JUDGES: Baldwin, J., after stating the facts, delivered the opinion of the Court. Terry, C. J., concurring. Field, J., having been counsel in the Court below, did not sit in the case.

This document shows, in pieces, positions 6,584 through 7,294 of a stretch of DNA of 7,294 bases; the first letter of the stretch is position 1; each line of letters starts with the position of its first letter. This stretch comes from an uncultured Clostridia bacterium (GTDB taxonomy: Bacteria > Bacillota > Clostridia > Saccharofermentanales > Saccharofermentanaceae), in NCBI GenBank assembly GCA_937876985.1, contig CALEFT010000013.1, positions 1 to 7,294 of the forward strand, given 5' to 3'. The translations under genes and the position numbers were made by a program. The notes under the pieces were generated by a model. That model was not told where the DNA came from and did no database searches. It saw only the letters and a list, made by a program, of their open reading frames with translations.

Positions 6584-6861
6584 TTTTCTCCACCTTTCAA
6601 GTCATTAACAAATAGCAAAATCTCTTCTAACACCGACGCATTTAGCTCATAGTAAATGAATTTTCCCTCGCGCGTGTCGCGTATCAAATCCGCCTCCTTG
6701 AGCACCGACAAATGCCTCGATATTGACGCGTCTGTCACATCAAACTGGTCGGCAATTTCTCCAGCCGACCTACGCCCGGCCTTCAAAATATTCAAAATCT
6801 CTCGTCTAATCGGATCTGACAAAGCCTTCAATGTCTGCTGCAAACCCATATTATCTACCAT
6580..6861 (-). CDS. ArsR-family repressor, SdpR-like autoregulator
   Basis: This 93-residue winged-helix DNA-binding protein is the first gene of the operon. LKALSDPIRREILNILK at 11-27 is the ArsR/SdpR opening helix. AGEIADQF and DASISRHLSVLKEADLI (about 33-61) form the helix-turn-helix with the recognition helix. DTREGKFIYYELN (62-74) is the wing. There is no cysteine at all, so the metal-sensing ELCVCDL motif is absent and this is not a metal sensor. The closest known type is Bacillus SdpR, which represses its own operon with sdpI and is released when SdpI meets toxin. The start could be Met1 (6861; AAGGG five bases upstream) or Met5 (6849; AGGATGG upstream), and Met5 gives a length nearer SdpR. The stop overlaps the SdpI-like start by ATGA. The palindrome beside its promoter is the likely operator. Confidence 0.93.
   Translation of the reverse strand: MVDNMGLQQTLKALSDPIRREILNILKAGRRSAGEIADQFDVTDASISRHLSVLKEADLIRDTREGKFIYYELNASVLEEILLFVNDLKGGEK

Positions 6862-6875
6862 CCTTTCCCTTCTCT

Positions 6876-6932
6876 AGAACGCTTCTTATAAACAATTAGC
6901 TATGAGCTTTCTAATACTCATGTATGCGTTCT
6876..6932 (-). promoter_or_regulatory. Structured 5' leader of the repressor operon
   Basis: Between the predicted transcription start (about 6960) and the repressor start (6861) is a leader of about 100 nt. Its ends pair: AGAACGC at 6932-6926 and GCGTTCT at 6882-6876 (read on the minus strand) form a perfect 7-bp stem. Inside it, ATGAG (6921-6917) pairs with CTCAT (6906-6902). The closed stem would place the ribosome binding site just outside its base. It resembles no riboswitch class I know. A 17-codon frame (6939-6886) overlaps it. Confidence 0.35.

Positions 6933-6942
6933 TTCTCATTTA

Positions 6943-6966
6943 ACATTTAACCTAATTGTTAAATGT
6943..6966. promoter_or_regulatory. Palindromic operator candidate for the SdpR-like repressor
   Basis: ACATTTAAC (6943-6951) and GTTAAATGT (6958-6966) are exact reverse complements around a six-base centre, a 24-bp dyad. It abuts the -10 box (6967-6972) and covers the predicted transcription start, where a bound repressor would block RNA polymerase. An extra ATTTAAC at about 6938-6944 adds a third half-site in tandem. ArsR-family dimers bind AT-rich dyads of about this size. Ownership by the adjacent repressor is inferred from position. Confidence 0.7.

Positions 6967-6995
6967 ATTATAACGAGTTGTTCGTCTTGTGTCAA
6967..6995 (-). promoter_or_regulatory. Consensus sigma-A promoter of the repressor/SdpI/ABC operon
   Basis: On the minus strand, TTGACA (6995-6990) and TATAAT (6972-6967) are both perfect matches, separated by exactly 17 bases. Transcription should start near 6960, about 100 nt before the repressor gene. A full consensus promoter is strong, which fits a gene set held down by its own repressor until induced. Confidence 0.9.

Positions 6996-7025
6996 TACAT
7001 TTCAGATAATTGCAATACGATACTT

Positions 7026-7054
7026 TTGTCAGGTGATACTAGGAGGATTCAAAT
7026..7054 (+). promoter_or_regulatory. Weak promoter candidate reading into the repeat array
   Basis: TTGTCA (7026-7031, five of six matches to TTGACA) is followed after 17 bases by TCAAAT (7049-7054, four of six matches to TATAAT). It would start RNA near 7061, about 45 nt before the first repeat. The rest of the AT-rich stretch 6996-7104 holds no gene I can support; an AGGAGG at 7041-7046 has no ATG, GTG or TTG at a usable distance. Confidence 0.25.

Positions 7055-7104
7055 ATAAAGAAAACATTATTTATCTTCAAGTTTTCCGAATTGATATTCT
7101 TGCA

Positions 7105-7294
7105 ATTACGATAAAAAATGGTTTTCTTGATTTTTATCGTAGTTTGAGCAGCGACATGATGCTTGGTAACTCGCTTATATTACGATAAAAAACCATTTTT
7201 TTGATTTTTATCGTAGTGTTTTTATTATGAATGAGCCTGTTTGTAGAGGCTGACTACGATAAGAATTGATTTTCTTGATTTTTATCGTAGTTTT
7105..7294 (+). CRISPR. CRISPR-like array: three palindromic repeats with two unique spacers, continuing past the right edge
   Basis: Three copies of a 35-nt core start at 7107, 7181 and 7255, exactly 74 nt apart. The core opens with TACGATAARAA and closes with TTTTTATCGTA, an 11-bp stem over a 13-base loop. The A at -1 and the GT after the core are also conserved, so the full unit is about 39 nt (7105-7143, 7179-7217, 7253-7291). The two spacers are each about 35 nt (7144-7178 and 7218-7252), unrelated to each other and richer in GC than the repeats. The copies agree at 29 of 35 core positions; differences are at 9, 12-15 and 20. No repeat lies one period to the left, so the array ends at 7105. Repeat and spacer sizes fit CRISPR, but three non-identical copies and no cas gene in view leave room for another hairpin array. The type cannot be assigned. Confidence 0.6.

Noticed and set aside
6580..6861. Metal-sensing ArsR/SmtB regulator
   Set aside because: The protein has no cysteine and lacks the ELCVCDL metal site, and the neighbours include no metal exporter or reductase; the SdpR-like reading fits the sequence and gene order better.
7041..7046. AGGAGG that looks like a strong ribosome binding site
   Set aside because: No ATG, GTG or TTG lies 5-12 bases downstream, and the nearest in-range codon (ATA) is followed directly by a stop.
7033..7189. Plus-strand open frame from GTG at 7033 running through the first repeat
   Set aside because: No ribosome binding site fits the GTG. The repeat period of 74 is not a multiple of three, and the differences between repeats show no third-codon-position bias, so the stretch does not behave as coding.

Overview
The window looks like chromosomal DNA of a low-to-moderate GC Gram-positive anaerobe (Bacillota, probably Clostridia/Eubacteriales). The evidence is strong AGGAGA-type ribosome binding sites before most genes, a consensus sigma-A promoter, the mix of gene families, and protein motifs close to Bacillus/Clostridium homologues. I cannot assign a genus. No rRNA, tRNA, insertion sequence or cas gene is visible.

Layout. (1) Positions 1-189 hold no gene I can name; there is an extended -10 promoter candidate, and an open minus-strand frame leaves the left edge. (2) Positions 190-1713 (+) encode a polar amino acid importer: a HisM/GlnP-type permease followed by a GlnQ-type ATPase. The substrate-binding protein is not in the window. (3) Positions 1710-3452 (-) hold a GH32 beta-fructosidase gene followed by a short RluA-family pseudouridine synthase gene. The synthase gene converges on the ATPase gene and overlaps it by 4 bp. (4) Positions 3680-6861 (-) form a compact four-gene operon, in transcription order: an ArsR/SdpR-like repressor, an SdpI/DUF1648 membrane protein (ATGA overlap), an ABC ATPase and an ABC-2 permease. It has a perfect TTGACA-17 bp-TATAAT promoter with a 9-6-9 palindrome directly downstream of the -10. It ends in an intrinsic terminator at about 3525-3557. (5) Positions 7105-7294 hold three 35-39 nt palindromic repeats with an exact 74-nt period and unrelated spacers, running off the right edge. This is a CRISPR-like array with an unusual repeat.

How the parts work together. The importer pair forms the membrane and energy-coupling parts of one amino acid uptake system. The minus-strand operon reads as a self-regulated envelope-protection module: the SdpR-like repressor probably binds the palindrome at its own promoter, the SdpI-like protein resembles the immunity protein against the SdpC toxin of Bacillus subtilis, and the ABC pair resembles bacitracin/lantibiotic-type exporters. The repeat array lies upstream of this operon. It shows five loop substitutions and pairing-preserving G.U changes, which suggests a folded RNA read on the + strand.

The law supposes that every suitor will state his case as strongly as the facts warrant; and hence the rule that a pleading is taken most strongly against the party making it. The plaintiffs' bill in this case, moreover, was sworn to. It is evident that the bill was framed upon the supposition that no duty of paying the note devolved upon the payors until the payees obtained a confirmation of title to the premises; and that the fact that the title was in litigation or uncertainty was a sufficient excuse for non-payment, until that litigation was terminated and that uncertainty removed. Although the bill does not say so, in so many words, yet, by the rules of construction adopted in such cases, this averment is equivalent to the declaration that the payees had no claim on the payors for payment until they could make the latter a good title; that, in consequence of this litigation, doubt and uncertainty existed as to this fact of title; that the vendees, therefore, " could not safely pay; " that hence they were excused from payment or tender; that, accordingly, they were not bound, and did not offer to pay until after the confirmation of the title; and that the offer soon thereafter made was a compliance of the contract, in substance, on their part. In all this they were, it seems to us, clearly mistaken. The case of Brown v. Covillaud, (6 Cal. 568,) which is a case very similar to this, in its main features, disposes of the whole matter of this bill as it originally stood; and, for reasons which appear in the sequel, we feel no inclination to disturb that decision. It is true that the learned Judge of the Tenth District, in a vigorous opinion, delivered in this case, and incorporated into the respondents' argument, expresses the opinion that the weight of authority does not sustain the ruling of this Court in Brown v. Covillaud, which held that the words " good and sufficient deed," in a covenant, import only a conveyance good in form, and sufficient to pass the title actually held by the covenanter, and not that he would convey a good title. But we think the natural meaning of this language, as well as the number and weight of the authorities, are as this Court has decided in that case. The cases in New York and Massachusetts seem to be well considered, and are explicit on that point, (see 12 Johns. 436; 20 Id. 130; 15 Pick. 552); while the Kentucky cases, cited in the argument of the counsel for respondent in Brown v. Covillaud, do not apply; for in those cases the covenant was to make title, not a deed. If in this we were mistaken, we should not be disposed to overturn a solemn decision of this Court, sustained by such high and imposing authority. Nor, if we were so inclined, is it at all clear that it would avail the vendees; for it is not shown that they did not know the true state of the title, which was easily understood; and which, though subjected to the ordeal of examination by Commissioners appointed under a public law, passed before the maturity of the note, it seems has turned out to be all the vendors represented. It appears to us that it would be pushing the doctrine contended for--even conceding it to have any claims to recognition--to extremes, to hold that every Mexican grantee who sold land, and took a note for the purchase-money, payable when a title was made, was bound by the contract to wait until it was ascertained what action the Board of Land Commissioners, or the United States District Court, or the Supreme Court of the United States, on appeal, would take upon the claim; for it is not shown by this bill that this claim was in any wise defective, or in any degree inferior, in law or equity, to any other land claim presented to the Board. It will not be seriously contended that the passage by Congress of the Act for the ascertainment and settlement of land claims, of itself embarrassed or clouded any man's title; and yet the bill does not aver any other cause of embarrassment. Nor can anything be made of the charge, that the vendors represented the title, at the time of the sale, to be good; for, as we have shown, it is not alleged in what, nor that the title was not good.